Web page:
Take part, take time to remember.
Area residents are being encouraged to attend Memorial Day activities set for Saturday in downtown Toledo.
The parade will step off at 10 a.m. from Summit Street, winding its way to near the Civic Center Mall at Michigan Street for a memorial service starting about 11:30 a.m. against a backdrop of monuments, flags, and carved-in-stone tributes to men and women who served their country during war time.
Grand marshal for the parade and guest speaker at the memorial service will be Lt. Commander Vidal Valentin, commanding officer of the Navy Operational Support Center in the Toledo area. He will celebrate his 25th year in the service on Sunday.
Lucas County Commissioner President Carol Contrada, as plans were announced Monday, said the memorial service location serves as a special place to remember the veterans, noting that one of the largest monuments is engraved with a message: “A Grateful City pays tribute to its honored dead.” The monument is situated near an eternal flame that flickers atop a large star.
Wreaths will be placed on various monuments during the service. One memorial at the Civic Center Mall pays tribute to the patriotism of the 333 Toledo men who gave their lives for their country in World War I.
Veterans of World War II, Vietnam, and Iraq are remembered as well on plaques, and a memorial urn is dedicated to the “memory of our fathers” who served during the Civil War, 1861-1865.
Robert Schmitt, president and memorial service chairman of the Toledo Lucas County Memorial Day Association, said the Memorial Day service gives area residents an opportunity to salute and pay respects to those who protected them and now protect America and its freedoms.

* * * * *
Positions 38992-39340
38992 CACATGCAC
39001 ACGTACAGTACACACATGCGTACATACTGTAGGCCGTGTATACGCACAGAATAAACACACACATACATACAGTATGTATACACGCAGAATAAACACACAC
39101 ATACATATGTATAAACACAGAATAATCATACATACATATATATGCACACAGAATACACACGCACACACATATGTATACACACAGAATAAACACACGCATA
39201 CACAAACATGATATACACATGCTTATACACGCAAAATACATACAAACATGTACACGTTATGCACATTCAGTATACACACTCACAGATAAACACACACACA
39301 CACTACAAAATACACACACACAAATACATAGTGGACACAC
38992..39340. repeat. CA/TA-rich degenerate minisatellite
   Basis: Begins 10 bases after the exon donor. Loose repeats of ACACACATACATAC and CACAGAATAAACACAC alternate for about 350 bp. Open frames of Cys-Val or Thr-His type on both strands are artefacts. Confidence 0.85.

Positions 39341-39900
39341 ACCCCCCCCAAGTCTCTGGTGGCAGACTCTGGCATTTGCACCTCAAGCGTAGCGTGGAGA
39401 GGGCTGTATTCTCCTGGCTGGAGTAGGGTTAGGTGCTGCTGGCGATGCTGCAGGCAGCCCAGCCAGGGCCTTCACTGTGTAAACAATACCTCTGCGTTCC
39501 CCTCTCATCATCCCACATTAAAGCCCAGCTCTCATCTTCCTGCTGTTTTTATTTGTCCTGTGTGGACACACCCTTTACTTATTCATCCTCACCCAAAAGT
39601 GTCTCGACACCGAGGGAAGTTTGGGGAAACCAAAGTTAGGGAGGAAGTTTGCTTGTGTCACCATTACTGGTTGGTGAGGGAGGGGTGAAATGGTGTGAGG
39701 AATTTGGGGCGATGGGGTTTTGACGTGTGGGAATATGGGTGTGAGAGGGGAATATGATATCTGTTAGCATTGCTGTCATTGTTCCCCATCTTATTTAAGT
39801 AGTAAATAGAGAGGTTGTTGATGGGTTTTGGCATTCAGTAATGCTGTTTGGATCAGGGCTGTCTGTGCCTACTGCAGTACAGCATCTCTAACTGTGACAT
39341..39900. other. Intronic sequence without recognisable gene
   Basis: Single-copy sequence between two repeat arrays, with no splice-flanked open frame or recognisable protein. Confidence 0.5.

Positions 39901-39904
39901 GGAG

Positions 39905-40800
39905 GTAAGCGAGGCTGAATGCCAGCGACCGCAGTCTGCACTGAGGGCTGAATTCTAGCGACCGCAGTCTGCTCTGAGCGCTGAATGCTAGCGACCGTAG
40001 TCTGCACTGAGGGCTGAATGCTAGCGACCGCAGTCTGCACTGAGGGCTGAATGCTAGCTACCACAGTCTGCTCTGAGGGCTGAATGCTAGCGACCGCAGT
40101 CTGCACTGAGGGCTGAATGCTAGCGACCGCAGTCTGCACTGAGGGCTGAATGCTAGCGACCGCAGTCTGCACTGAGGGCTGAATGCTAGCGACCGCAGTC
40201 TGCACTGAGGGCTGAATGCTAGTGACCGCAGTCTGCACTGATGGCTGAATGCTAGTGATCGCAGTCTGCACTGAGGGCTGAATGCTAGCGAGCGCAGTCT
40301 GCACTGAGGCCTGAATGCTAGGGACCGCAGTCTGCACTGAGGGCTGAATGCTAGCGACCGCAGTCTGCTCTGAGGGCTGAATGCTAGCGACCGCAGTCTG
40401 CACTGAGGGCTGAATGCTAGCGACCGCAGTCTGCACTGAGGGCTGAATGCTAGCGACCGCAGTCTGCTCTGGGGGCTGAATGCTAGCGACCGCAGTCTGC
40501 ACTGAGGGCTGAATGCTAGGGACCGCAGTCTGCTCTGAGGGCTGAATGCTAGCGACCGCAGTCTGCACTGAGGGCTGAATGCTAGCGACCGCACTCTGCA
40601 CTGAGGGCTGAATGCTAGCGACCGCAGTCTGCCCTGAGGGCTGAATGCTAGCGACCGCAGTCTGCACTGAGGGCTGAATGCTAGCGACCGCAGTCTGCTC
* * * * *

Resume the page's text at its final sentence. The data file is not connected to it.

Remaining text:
Depending on weather, the annual event draws 5,000 to 20,000.
Right now, 83-year-old Norm Burrow of Toledo is putting finishing touches on the event. Parade marshal for the Toledo Lucas County Memorial Day Association, he said seven of the best bands in Ohio will take part in the parade. In his 15th year as parade marshal, he said, “It is my way of giving back.”
He didn’t serve in the military. “I was too young for World War II and too old for Korea,” he said.
It’s getting tougher to get color guard units and some other veteran groups to walk the parade route because the veterans no longer are as spry and fit as when they first pulled on a military uniform, Mr. Burrow said.
He said he firmly believes in giving back to the community and encourages support for those who did serve.
“People want to do something to remember our veterans and those who died in service to our country. The parade and memorial service are important ways to show veterans that we remember them. It makes you feel good,” Mr. Burrow said.
Contact Janet Romaker at: email@example.com or 419-724-6006.